The Nido de Aguilas High School program builds on the Middle School program and is designed to fulfill the School’s mission to prepare students to:
- Be eloquent communicators
- Be impactful stewards of a rapidly changing world
- Build their own personalities fully, nurturing their strengths and passions
Students master a rich curriculum while acquiring the skills to communicate across multiple fields, disciplines, and cultures. All High School students take a standard U.S. college preparatory curriculum of at least 27 credits, including: a minimum of four years of English, four credits of Social Studies, three credits of math, science, and language, two credits of physical education, one of fine or performing arts, and a half credit each of computer applications and health. The School also offers an array of elective courses, and six elective credits are required for graduation. All students who fulfill these graduation requirements earn a Nido diploma, but students can earn in addition either or both an International Baccalaureate Diploma and a Chilean National Diploma.
The high school curriculum also includes a Week Without Walls program that engages annually all Nido high school students in valuable out-of-classroom, non-traditional learning experiences. Through the program, students engage in authentic, consequential experiences, learn by doing, and become accustomed to taking productive risks. A wide variety of opportunities, both inside and outside of Santiago, day and overnight trips, are offered.
The academic program is supported by an extensive co-curricular program designed to provide students with opportunities to nurture their strengths and passions. In addition to athletics and cornerstone programs like Model United Nations, student government, debate, and the National Honor Society, high school students at Nido can engage in a broad range of activities from community service to performing arts to activities rooted in our unique location, like ski club, trail running, and mountain biking. Because we are an international school, we also have interest in and support groups like Global Issues Network Club. Finally, some students are passionate about their core subjects and take part, therefore, in clubs like the Science Seminar Series and the Economics Club.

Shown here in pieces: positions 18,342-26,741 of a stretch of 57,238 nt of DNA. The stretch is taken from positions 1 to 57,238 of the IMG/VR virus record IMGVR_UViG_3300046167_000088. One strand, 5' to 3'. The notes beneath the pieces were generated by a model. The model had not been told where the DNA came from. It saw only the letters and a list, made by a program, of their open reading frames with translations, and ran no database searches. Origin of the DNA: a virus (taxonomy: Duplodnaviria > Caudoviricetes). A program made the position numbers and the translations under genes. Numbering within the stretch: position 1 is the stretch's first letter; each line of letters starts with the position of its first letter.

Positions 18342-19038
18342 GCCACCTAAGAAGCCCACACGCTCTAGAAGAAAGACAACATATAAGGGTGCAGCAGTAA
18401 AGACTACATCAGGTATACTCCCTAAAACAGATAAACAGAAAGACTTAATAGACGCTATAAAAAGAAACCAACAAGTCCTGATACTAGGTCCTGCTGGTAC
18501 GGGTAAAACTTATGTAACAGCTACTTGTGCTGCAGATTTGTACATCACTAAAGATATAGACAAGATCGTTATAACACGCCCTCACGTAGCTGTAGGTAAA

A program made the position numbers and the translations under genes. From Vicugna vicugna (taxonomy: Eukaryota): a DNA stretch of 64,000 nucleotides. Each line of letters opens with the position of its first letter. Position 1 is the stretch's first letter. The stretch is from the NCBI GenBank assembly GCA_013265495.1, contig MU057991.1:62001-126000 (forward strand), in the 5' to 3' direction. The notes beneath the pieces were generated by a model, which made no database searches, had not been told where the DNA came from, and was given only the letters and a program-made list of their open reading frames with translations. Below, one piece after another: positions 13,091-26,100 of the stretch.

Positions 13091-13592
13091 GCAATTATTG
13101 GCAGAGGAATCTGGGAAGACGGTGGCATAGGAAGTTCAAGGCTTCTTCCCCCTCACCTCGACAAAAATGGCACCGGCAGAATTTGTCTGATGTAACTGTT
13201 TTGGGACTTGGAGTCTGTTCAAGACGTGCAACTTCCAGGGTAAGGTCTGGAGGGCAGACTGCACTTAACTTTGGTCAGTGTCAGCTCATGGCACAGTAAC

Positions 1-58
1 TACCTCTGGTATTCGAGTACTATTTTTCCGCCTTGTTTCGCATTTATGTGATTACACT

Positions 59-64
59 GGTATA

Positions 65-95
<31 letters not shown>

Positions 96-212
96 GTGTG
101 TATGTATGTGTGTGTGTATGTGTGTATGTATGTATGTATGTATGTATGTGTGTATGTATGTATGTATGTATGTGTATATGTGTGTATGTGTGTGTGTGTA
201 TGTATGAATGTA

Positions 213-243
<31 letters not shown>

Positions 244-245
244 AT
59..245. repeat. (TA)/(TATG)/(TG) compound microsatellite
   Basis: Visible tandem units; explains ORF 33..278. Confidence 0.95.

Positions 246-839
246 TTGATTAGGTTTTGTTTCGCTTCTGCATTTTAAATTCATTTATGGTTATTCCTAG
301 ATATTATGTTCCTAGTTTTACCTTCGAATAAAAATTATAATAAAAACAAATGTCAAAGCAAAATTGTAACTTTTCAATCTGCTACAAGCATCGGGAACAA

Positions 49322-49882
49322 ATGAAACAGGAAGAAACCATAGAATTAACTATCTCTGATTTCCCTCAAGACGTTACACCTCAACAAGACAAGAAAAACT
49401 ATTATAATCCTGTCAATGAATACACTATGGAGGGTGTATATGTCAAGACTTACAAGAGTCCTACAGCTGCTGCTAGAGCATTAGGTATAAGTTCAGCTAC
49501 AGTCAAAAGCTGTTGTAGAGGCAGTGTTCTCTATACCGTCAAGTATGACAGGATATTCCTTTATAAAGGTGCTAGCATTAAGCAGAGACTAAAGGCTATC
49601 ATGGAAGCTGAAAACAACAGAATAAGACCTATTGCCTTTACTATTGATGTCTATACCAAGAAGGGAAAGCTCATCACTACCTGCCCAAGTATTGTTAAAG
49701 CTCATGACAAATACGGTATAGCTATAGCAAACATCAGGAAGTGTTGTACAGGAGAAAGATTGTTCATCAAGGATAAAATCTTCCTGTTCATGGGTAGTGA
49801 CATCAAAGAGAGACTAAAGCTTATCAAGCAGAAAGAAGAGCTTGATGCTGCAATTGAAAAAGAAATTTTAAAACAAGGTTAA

Our average class size is just over 15 students, and our classrooms are alive with student-centered discussions held around oval Harkness Method tables designed so that everyone can see each other. The tables are more than pieces of furniture: their unique shape requires students to play an active role in the learning process. Teachers guide students but rarely lecture, and students are accountable to each other – they learn by discussion their thoughts and ideas rather than just by taking notes.
The High School program is not about telling students what they need to know. Nido teachers don’t ask, “what do you know,” or “how much do you know.” Instead they ask, “what do you think?”
That question is though provoking and takes courage to answer. It is a valuable question because, while skills and content knowledge are important, it leads students to learn ways of thinking and habits of mind that will serve them well in a rapidly changing world.
At Nido, we ask students to think deeply, to make connections, to approach problems rigorously, to engage in a never-ending, life-long quest for understanding, to take intellectual risks, and to develop the confidence and resilience to overcome adversities.
We don’t know what this generation of students will do for work, but it’s likely that they will have multiple careers, and that they will have to make and remake themselves several times as things change around them. They will need to be resourceful and have the confidence to know that they can deal with the disruptions they most certainly will encounter.
Thus, the Nido curriculum asks, “what do you think?” Asking that question inspires our students to take themselves seriously and to consider the possibilities. Answering that question builds confidence and promotes self-actualization. It is this question that forms the foundation of the High School curriculum at Nido.
The high school curriculum is delivered by highly experienced and committed teachers. They are the true value of the Nido education and what sets Nido apart from other schools. Nido teachers know their content deeply and are passionate about their subjects. They love teaching, and they derive a lot of energy from working with teenagers. Nido students are highly engaged, happy, and contributing to the process of learning taking place every day.